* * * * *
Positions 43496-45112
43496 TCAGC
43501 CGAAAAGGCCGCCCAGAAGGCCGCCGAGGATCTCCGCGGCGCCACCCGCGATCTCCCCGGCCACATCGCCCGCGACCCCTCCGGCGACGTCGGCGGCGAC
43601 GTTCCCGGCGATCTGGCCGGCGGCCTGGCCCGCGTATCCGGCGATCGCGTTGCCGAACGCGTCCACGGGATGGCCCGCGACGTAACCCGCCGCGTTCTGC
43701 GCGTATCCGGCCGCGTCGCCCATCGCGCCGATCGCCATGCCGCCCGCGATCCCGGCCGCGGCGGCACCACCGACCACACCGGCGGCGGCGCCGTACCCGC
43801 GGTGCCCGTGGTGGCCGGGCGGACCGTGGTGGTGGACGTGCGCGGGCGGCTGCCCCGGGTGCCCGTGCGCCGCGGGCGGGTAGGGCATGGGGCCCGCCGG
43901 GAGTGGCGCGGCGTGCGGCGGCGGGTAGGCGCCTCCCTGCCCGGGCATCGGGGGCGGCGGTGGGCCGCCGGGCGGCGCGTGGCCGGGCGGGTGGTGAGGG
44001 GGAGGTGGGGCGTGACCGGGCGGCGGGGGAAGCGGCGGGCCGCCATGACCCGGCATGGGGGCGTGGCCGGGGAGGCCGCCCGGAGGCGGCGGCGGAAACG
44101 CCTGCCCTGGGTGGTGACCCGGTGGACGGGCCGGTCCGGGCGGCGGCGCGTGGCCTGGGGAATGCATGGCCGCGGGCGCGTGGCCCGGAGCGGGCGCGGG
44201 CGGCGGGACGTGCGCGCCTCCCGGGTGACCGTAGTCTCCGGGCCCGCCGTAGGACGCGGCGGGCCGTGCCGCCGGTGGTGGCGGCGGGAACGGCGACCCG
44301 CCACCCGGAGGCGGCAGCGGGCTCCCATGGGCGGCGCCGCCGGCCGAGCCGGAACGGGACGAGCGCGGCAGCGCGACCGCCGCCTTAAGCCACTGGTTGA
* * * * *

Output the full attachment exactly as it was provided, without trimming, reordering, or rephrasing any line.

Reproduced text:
Positions 43496-45112
43496 TCAGC
43501 CGAAAAGGCCGCCCAGAAGGCCGCCGAGGATCTCCGCGGCGCCACCCGCGATCTCCCCGGCCACATCGCCCGCGACCCCTCCGGCGACGTCGGCGGCGAC
43601 GTTCCCGGCGATCTGGCCGGCGGCCTGGCCCGCGTATCCGGCGATCGCGTTGCCGAACGCGTCCACGGGATGGCCCGCGACGTAACCCGCCGCGTTCTGC
43701 GCGTATCCGGCCGCGTCGCCCATCGCGCCGATCGCCATGCCGCCCGCGATCCCGGCCGCGGCGGCACCACCGACCACACCGGCGGCGGCGCCGTACCCGC
43801 GGTGCCCGTGGTGGCCGGGCGGACCGTGGTGGTGGACGTGCGCGGGCGGCTGCCCCGGGTGCCCGTGCGCCGCGGGCGGGTAGGGCATGGGGCCCGCCGG
43901 GAGTGGCGCGGCGTGCGGCGGCGGGTAGGCGCCTCCCTGCCCGGGCATCGGGGGCGGCGGTGGGCCGCCGGGCGGCGCGTGGCCGGGCGGGTGGTGAGGG
44001 GGAGGTGGGGCGTGACCGGGCGGCGGGGGAAGCGGCGGGCCGCCATGACCCGGCATGGGGGCGTGGCCGGGGAGGCCGCCCGGAGGCGGCGGCGGAAACG
44101 CCTGCCCTGGGTGGTGACCCGGTGGACGGGCCGGTCCGGGCGGCGGCGCGTGGCCTGGGGAATGCATGGCCGCGGGCGCGTGGCCCGGAGCGGGCGCGGG
44201 CGGCGGGACGTGCGCGCCTCCCGGGTGACCGTAGTCTCCGGGCCCGCCGTAGGACGCGGCGGGCCGTGCCGCCGGTGGTGGCGGCGGGAACGGCGACCCG
44301 CCACCCGGAGGCGGCAGCGGGCTCCCATGGGCGGCGCCGCCGGCCGAGCCGGAACGGGACGAGCGCGGCAGCGCGACCGCCGCCTTAAGCCACTGGTTGA